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March 15th, 2015, 10:27 AM   #1
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Question regarding temperature inside a building

I have spent 2 hours trying to answer this question to come to the conclusion that maybe not enough information is given in the question? Any help would be greatly appreciated. (Please see attachment).

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March 15th, 2015, 11:09 AM   #2
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I have deleted the second duplicate thread which was missing the attachment, and moved the original here.

If the outside temperature is $M(t)$ and the inside temperature is $T(t)$, then by Newton's Law of Cooling, we may write the following IVP from the information given in the problem for part a):

$\displaystyle \frac{dT}{dt}=k(-10-T)=-k(T+10)$ where $T(0)=20,\,T(1)=15$

The ODE in the IVP is separable. Can you first solve the ODE? Then we can use the given points on the temperature curve to determine the constant of integration and the constant $k$.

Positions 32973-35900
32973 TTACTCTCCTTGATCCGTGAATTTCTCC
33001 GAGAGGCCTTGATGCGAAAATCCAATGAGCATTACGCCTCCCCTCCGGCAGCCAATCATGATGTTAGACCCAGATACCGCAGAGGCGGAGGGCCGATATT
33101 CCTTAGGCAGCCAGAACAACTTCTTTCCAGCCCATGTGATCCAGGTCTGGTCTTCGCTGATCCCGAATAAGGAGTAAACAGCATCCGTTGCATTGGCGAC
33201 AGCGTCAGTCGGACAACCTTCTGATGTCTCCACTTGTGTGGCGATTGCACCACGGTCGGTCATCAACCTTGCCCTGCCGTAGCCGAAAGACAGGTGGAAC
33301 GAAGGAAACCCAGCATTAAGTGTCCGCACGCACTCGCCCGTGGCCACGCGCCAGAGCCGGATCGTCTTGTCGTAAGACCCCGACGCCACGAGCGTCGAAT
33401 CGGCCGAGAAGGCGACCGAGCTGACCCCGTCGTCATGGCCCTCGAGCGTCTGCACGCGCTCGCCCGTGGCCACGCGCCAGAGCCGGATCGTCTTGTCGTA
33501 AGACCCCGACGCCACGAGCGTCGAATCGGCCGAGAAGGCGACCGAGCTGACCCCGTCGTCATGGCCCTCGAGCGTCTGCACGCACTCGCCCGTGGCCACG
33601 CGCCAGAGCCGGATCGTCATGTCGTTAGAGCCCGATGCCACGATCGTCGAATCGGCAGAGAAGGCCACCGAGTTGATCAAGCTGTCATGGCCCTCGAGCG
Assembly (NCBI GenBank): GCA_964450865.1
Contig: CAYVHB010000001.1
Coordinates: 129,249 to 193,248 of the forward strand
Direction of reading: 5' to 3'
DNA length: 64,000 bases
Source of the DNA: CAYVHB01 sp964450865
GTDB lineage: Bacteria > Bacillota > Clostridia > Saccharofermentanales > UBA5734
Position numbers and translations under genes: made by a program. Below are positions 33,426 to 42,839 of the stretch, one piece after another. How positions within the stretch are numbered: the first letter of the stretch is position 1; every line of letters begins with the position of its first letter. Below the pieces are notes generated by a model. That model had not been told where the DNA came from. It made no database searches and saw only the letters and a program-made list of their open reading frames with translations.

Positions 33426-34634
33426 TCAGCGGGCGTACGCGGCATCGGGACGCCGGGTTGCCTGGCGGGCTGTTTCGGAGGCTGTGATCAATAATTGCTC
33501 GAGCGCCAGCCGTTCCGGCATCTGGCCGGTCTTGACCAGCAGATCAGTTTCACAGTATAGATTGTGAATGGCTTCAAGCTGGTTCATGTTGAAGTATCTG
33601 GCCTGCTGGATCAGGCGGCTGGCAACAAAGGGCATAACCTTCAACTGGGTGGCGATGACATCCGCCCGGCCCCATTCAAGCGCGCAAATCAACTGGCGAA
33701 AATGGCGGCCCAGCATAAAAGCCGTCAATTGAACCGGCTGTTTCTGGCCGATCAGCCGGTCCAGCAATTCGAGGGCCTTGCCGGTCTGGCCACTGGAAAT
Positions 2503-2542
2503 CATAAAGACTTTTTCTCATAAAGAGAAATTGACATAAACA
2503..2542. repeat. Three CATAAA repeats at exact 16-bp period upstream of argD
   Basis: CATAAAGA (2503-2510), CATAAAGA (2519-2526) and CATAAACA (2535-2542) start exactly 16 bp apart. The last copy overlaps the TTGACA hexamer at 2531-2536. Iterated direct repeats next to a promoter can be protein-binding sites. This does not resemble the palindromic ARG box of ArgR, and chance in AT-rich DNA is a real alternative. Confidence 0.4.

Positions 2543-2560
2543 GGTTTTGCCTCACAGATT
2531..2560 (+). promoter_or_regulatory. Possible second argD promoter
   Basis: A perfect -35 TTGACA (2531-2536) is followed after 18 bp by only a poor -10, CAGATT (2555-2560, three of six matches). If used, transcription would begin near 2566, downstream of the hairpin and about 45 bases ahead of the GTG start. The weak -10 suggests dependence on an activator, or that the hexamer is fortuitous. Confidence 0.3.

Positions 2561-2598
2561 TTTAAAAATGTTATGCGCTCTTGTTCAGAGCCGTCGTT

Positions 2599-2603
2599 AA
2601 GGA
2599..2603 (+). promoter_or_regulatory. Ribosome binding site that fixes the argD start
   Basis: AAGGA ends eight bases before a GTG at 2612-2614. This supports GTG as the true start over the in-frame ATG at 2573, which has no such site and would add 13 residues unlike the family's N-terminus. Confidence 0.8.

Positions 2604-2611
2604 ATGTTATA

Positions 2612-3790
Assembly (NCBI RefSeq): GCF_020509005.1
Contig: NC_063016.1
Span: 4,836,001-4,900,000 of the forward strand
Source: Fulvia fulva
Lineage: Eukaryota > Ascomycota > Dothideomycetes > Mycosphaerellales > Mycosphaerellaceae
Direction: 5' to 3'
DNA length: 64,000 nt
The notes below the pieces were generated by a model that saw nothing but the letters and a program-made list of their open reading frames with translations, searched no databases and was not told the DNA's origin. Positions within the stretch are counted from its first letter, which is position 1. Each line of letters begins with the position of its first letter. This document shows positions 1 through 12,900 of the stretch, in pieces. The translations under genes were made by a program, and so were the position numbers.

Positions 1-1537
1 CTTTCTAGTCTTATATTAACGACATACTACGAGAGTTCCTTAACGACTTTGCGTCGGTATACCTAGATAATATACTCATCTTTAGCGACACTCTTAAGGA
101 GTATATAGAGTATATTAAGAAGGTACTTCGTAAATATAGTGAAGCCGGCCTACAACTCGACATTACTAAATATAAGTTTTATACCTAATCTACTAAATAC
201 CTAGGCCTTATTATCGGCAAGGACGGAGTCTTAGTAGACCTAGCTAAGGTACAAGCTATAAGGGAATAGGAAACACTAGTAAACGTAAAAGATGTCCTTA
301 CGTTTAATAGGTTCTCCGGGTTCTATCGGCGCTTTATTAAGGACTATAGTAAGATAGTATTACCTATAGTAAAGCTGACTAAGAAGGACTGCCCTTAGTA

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March 15th, 2015, 01:00 PM   #3
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Quote:
Originally Posted by MarkFL View Post
I have deleted the second duplicate thread which was missing the attachment, and moved the original here.

If the outside temperature is $M(t)$ and the inside temperature is $T(t)$, then by Newton's Law of Cooling, we may write the following IVP from the information given in the problem for part a):

$\displaystyle \frac{dT}{dt}=k(-10-T)=-k(T+10)$ where $T(0)=20,\,T(1)=15$

The ODE in the IVP is separable. Can you first solve the ODE? Then we can use the given points on the temperature curve to determine the constant of integration and the constant $k$.
thank you Mark, Newtons law of cooling went straight over my head when trying to answer this question, i can now do this by myself, thank you and i woud be grateful if you could look at my other thread
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